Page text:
Given the passage of time (the 1987 RoboCop was followed by several sequels) and the even more desperate situation facing wide layers of the population (including, of course, in Detroit), the growth of social inequality and the widespread use of unmanned drones, one might have been forgiven for hoping the creators of the new film would have something substantial to say. This is largely not the case, although some pointed commentary about the “war on terror” is to be found.

In the Brazilian-born Padilha’s remake, the focus shifts away from the connection between the growth of corporatism, the impoverishment of the population and the emergence of a police state toward the growing use of automation, as a thing in itself, and its implications for humanity.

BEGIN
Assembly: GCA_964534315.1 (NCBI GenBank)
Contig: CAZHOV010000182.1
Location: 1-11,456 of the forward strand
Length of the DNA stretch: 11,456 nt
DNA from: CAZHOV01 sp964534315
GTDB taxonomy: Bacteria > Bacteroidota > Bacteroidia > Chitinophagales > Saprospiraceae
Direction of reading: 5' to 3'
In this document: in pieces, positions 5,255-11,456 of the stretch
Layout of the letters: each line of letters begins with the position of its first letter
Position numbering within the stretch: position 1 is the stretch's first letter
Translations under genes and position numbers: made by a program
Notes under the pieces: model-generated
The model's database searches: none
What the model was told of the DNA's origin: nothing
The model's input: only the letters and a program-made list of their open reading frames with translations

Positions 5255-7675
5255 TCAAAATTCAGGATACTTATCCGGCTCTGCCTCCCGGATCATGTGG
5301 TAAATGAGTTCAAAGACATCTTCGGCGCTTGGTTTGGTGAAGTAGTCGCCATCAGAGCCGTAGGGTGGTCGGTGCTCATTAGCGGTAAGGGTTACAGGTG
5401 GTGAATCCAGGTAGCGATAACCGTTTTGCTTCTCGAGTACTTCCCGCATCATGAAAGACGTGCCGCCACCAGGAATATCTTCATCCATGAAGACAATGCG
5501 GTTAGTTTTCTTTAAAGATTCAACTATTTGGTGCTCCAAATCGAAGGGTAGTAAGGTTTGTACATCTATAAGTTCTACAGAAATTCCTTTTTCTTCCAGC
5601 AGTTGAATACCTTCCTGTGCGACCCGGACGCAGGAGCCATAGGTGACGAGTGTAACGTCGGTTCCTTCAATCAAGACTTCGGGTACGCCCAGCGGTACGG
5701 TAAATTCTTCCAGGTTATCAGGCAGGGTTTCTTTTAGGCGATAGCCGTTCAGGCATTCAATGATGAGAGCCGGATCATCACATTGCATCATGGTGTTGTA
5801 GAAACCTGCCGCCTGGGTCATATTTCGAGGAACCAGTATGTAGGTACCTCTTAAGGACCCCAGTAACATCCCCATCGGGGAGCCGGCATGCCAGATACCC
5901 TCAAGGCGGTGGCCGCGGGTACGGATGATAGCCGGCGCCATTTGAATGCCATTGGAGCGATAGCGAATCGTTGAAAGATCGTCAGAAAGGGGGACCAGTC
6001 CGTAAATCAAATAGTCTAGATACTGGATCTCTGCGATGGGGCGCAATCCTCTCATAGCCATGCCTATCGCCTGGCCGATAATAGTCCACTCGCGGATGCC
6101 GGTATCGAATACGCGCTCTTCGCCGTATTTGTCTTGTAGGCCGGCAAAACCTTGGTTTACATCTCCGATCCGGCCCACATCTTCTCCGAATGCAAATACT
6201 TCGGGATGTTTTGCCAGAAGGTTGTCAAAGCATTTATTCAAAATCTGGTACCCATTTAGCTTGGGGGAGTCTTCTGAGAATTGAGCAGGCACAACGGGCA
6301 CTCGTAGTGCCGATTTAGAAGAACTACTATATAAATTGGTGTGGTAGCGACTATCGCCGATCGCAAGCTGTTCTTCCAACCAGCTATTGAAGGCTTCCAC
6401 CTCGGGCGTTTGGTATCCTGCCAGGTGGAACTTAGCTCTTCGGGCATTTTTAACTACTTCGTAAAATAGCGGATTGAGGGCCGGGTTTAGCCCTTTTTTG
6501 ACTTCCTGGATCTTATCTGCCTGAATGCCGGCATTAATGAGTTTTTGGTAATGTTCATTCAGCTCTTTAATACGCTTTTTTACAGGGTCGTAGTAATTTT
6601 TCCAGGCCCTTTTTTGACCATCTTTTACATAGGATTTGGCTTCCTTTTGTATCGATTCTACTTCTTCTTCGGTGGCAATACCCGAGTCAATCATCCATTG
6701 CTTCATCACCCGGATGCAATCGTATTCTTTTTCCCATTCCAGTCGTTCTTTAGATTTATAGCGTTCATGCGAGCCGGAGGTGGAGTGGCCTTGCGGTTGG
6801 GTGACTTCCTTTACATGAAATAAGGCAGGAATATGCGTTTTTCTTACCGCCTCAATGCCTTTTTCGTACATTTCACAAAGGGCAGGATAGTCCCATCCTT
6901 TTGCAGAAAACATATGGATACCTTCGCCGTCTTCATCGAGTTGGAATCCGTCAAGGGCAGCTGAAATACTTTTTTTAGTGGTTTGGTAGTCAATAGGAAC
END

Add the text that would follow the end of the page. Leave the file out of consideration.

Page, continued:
In the new RoboCop’s opening and most ominous sequence, news commentator Pat Novak, host of the television show “The Novak Element” (an apparent reference to Fox News’ Bill O’Reilly and played in bombastic style by Samuel L. Jackson), cuts to an on-the-spot report from American imperialism’s latest military adventure—US-occupied Iran, where the suppression of the population is presented as its “liberation,” à la Iraq and Afghanistan.

The embedded journalist proclaims the greatness of “American machines promoting peace and freedom abroad,” while we see hulking drone warriors, manufactured by OmniCorp, leveling residential areas as part of the effort to root out resistance in the population. In a bloody skirmish with insurgents, civilians are killed.

Subsequently, OmniCorp CEO Raymond Sellars (Michael Keaton) testifies before a US Senate committee, the majority of which is opposed to the expanded deployment of robots to police the American populace. “What would one of your machines feel” if it were to kill a civilian?, one Senator asks. “It would feel nothing,” Sellars replies.